Regarding the chart element plotting, compared with setting the appearance properties for a chart element like color and line style, it is more important to specify its position. When plotting a chart, statistical values are often used to determine its position. Therefore you will need to create a coordinate system on the canvas according to the chart style, and then transform the statistical values to plotting data based on coordinate system settings.

## 1. Coordinate systems and coordinate axes

esProc provides two commonly used coordinate systems – **Cartesian coordinate** **system** and **polar coordinate system**.

According to different coordinates, coordinate axes consist of **x-axis** and **y-axis**, or **polar axis** and **radial axis**. Each type of axis has its own plotting properties with which the corresponding coordinate transformation operation is handled.

### 1.1 Cartesian coordinate system

Cartesian coordinates have two mutually perpendicular axes, denoted the x- and y-axes. The logical coordinates on the horizontal x-axis determine the horizontal location in the chart area, and those on the vertical y-axis determine the vertical location in the chart area. Actually, in a Cartesian coordinate system the abscissa and ordinate of physical coordinates can be calculated separately based on their corresponding logical axes, without any mutual influences.

In all the examples we have cited, the system of Cartesian coordinates is used to position chart elements. The native physical axes on the canvas also belong to a Cartesian coordinate system, which is used in plotting most of the charts such as column chart, line chart, area chart, scatter chart, bubble chart and stock chart.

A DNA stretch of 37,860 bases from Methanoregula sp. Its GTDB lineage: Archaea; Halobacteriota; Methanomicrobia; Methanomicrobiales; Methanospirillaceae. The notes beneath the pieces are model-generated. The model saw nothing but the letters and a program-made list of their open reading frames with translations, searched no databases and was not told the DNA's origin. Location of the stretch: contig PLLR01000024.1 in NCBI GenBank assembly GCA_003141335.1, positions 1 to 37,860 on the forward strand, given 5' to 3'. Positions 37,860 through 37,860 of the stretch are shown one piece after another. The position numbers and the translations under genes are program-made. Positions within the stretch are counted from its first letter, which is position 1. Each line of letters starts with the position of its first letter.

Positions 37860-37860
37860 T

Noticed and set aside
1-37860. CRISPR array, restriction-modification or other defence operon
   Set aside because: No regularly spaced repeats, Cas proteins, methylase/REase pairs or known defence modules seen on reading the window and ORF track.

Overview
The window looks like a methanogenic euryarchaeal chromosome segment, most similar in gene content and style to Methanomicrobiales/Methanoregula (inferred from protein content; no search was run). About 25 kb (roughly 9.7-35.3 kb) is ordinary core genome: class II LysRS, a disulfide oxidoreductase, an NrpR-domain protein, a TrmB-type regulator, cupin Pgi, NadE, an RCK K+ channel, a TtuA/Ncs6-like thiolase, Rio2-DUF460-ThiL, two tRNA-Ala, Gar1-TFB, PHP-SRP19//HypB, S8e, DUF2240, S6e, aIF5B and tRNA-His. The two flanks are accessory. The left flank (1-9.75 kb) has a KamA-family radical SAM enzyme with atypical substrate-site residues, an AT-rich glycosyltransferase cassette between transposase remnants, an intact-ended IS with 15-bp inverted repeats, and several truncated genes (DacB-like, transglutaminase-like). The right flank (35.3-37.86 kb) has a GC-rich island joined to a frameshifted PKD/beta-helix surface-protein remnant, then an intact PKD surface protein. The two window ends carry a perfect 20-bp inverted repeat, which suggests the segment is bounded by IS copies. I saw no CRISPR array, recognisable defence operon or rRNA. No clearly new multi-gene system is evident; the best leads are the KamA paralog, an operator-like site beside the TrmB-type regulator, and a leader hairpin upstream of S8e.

### 1.2 Polar coordinate system

The axes in polar coordinates are polar axis and radial axis. We need to define the **pole** position on the polar axis as well as the **polar axis length**. The radial axis defines the **start angle** and **end angle** for polar coordinates. Conventionally the angle horizontally from the pole to the right is 0° and the counterclockwise angle from the polar axis is positive. By default the start angle of polar coordinates is 0° and the end angle is 360°.

The system of polar coordinates is used to plot pie chart, doughnut chart, radar chart and some other common charts.

When performing coordinate transformation operation with polar coordinates, a point’s line segment length is calculated from the coordinates on the polar axis and its polar angle is calculated from the coordinates on the radial axis.

## 2. Physical axes and logical axes

### 2.1 Physical axes

On a canvas, the prevailing Cartesian coordinate is the physical coordinate whose x-axis and y-axis are physical axes. The physical axes are fixed and don’t need definition. Rather they are generally used to define positions of logical axes.

For physical axes, x-axis runs left to right and y-axis goes up and down. Their coordinate values can be set in proportion or by pixels.

- Set in proportion

In this case the value range of coordinate *x* is 0<= x <=1. To set the coordinate system’s position in proportion, place the origin at the top left corner of the canvas and make calculation in certain proportion to canvas size. The calculations of abscissas and ordinates will take the canvas’s width or height as the unit size.

- Set by pixels

In this case the value range of coordinate *x* is x>1 or x<0. When x>1, place origin on the canvas’ top left corner; when x<0, place origin on the canvas’ bottom right corner. To position a chart element by pixels on the canvas, calculations will be performed according to abscissas and ordinates as well as the position of origin.

For example, below plotting algorithm plots a numeric x-axis:

A | |

1 | =canvas() |

2 | =A1.plot(“BackGround”) |

3 | =A1.plot(“NumericAxis”,”autoCalcValueRange”:false) |

4 | =A1.draw@p(450,350) |

As there are no other chart elements to be plotted, we set the property of the numeric axis’s **Autoclc value range** as **false**, indicating that the value range will not be calculated according to the chart element plotted with this coordinate axis. Default setting by pixels will be used to set the position of x-axis: